Honouring the divine feminine within

Woman putting dried leaf in bath tub

Have you ever taken pause to think about the untapped strength deep inside you?

At Yoga for Good, as we immerse ourselves in the sacred rhythms of Navaratri, we invite you to start honouring the divine feminine within. Whether you’re a newcomer to the world of female energy or a seasoned matron, join us in uncovering new wisdom and cultivating meaningful feminine rituals.

Navaratri, originating from Sanskrit, translates to nine (nava) and night (ratri). This sacred Hindu festival, beginning on October 15 this year, spans nine days and nights, dedicated to honouring the divine feminine. Traditionally, Hindus devote each day to one of the nine avatars of the goddess Durga.

Goddess Durga idol in a Pandal

About Navaratri

In Hindu culture, the nine days of Navaratri are immensely significant as worshipers adore and celebrate their mother in beautiful incarnations. Goddess Durga is the most powerful deity, her ten arms wielding formidable weapons, and it’s firmly believed that with these weapons, Maa Durga protects her devotees from the clutches of evil forces.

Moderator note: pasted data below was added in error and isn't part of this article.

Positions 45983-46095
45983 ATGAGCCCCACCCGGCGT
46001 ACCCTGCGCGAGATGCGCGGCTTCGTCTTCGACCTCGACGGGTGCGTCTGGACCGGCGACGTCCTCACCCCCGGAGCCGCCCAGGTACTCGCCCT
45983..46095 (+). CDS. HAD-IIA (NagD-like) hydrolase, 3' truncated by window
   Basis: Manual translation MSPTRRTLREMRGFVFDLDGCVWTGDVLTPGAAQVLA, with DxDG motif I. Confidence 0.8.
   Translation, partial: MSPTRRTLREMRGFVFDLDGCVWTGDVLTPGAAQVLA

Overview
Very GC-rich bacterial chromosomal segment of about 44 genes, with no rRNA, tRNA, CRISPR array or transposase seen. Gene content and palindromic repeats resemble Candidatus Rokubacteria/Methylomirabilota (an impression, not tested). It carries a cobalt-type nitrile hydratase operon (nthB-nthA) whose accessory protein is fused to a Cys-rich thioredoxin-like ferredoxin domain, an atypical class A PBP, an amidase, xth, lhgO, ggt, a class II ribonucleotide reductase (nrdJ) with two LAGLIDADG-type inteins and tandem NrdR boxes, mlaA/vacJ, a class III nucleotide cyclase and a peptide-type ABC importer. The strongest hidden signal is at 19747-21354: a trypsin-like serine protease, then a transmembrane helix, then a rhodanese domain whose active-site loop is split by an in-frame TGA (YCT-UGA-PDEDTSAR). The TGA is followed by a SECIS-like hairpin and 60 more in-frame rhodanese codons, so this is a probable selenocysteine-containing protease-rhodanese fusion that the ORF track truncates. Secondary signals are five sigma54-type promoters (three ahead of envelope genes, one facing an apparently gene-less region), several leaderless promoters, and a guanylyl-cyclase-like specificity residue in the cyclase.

Embedded in Hindu tradition is the notion that Goddess Durga manifests in three major forms: Mahasaraswati, Mahalakshmi and Mahakali, representing the active feminine energies (Shakti) of Brahma, Vishnu and Rudra, respectively. Without these goddesses, the gods lose all their powers.

The vibrant festivities of Navaratri also symbolise a profound spiritual journey. It is a time of reflection and cultural richness. The rituals, prayers and cultural expressions are a testament to the enduring power of Goddess Durga in Hindu culture.

Hindu Goddess Kali Worshipped on Diwali

Hindu Goddesses

Many yogis find deep resonance with Hindu goddesses. If they are new to you, let us make an introduction.

Kali

Kali exudes sheer feminine power. She is wild and adorned with a skull necklace, bracelets and elephant-shaped earrings. Blood, intimately familiar to women, drips from the severed head of a demon she holds with one arm. Kali epitomises Shakti—boundless freedom, fierceness and feminine power in all its raw, untamed glory.

Parvati